Story of an Intern – Part Six

November 9, 2017 India , Opinion , OPINION/NEWS

AJE photo



Ratnesh Dwivedi



Demise of a Monk and the Media glare in Ayodhya


My next visit to Ayodhya was only next year, in July 2003, when the media started broadcasting the news of Ramchandra Das Paramhans‘ poor health. I had not been able to find a regular job after I was rejected by Rajdeep, but stuck to the habit of writing reports and sending these e-mail dispatches to almost two dozen top media people and organizations across the globe. Somehow it was satisfying my journalistic instincts. In this timespan of a year and a half, between March 2002 to July 2003, I stayed with my brother’s family in Noida and occupied myself by hunting for a job and dispatching said e-mails to all these places and individuals.

So, when I got the news of Ramchandra Paramhans’ illness, I readily boarded a train to Ayodhya, my birthplace. Most of the news men who were gathered in Ayodhya were from local newspapers and TV channels, as they were frequently shuffling between Ayodhya and PGI Lucknow, where Ramchandra Paramhans was getting treatment. A couple of times he had been admitted and then discharged after initially getting treatment. This was around the last week of July when both national and international media had started beaming in on the pilgrim town. But this time the media was not going to get any breaking news or exclusives on the Ram temple/Babri mosque issue, as the man behind the movement was ill.

I visited Ramchandra Paramhhans and met his PRO Vimlendra Mishra, who also happened to be my friend. He told me that the monk was in poor health and that his blood pressure was shooting to abnormal levels. I requested if I could speak to the monk, but he was unable to due to his illness and was confined to an AC room on the first floor of the Digamabar Akhara. Many top leaders from the BJP and VHP were visiting him, and soon national and international media persons started arriving again in Ayodhya and occupying all the hotels and lodges in the twin towns.

I was expecting the media gathering to be almost double in comparison to the previous year’s ‘Ram Shila Poojan’ event, in case something unfortunate happened to Paramhans. TV media was already there broadcasting speculation about his health and what would happen next if Pramhans died. One such TV crew was from NDTV. They had stationed themselves on the banks of the Saryu on the Ghats of ‘Ram Ki Paudi’. The correspondent with this team was Shikha Trivedi, a renowned journalist renowned on social issues. Just to brief you about her – Shikha Trivedi is one of those journalists in India who talks about rural problems, drought, gender equality issues and women empowerment. She is a sharp political journalist who carries out a lot of research for her reports. She was married to the late Mr Surendra Pratap Singh, the man who conceptualized Aaj Tak. This time she was in Ayodhya.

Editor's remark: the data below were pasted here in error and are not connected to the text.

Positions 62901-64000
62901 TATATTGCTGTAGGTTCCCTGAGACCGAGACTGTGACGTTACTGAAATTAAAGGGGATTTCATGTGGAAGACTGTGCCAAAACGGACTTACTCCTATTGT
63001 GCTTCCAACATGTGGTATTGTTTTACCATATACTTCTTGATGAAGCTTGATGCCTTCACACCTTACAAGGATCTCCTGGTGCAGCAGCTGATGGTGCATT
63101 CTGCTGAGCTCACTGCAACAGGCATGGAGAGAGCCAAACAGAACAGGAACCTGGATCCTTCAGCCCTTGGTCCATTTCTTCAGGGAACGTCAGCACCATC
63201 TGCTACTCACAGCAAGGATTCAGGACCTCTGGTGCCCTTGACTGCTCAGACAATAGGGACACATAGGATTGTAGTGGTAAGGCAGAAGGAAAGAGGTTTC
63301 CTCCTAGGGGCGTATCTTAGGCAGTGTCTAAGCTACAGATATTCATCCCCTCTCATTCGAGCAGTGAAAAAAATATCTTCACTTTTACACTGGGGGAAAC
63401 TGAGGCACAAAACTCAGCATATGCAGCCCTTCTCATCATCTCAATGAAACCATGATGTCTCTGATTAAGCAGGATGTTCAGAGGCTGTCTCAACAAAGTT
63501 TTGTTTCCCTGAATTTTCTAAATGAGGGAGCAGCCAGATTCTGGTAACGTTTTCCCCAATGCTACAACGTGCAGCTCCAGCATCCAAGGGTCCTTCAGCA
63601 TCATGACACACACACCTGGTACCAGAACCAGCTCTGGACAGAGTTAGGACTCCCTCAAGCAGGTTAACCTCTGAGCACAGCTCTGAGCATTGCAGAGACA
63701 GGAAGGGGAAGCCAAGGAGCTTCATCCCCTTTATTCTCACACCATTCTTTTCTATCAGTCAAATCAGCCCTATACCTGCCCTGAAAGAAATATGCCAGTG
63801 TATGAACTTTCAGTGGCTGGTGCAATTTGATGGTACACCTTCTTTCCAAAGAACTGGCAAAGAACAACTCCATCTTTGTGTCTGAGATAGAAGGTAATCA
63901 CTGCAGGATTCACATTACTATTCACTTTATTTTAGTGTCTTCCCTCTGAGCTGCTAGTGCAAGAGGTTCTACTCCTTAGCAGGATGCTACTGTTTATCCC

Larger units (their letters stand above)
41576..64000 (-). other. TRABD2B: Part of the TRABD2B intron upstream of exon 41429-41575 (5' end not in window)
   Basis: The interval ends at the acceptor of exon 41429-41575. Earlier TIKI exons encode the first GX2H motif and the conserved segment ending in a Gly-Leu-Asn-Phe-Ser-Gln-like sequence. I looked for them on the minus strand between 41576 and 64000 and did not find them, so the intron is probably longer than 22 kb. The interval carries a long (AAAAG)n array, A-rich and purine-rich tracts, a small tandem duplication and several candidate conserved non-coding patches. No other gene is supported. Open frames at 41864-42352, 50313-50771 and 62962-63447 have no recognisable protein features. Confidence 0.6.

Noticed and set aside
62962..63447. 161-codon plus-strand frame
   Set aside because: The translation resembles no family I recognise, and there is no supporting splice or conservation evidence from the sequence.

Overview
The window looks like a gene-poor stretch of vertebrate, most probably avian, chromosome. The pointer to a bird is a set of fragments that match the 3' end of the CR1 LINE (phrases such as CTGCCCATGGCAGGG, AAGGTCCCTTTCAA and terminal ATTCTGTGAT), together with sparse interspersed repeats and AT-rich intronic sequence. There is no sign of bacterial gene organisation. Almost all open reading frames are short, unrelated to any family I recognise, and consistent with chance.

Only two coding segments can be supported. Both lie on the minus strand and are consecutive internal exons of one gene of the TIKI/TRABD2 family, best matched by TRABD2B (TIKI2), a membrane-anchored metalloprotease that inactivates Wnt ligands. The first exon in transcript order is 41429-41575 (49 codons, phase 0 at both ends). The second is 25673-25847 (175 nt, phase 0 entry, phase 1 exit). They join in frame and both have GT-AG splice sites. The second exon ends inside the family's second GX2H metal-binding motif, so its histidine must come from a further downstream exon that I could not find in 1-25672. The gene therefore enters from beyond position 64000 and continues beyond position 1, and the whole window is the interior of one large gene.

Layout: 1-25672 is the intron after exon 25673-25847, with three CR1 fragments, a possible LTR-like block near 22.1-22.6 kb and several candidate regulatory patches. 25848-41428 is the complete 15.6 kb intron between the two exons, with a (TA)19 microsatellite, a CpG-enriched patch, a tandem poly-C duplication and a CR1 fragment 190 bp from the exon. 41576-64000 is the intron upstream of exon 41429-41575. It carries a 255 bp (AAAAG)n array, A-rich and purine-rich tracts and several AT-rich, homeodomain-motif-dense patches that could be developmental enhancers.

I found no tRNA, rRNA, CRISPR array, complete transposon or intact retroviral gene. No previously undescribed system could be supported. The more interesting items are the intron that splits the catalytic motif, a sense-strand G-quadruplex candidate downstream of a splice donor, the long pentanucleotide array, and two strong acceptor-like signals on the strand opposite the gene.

Knowing she was part of Rajdeep Sardesai’s team, I thought of going to meet her on the banks of the Saryu from where she was doing live broadcasts each evening. I went there and immediately asked if I could assist her for a few days. I told her how I knew her political editor Rajdeep Sardesai. She agreed that I could stand there and watch whatever she was doing and reporting. That evening she planned to interview leaders of both sections who were involved in the Ram Temple/Babri mosque dispute. It was late in the evening when Vinay Katiyar, the leader from the Hindu extremist party ‘Bajrang Dal’, and the BJP member of parliament from Faizabad and Hasim Ansari of the Babari Masjid action committee came to the venue on the Ghats of ‘Ram ki Paudi’, where the OB van and NDTV team were stationed.

I observed that Shikha Trivedi had a diary with her in which she probably had written down all her the contacts in the twin towns, as well as her plans for each day. She categorically asked both leaders how they were going to react if something unfortunate happened to Paramhans, and how they planned to maintain communal harmony in both communities. Both leaders, Vinay Katiyar and Hasim Ansari were firebrand leaders of their respective communities, and both showed their association to the cause for which they had been fighting. However, they were both reluctant to discuss the issue if it came to ensuring peace and harmony and avoided the question. When the live interview was over and Shikha Trivedi had to depart for the hotel where she was staying she gave me a ride to the centre of town, from where I took a rickshaw to my village.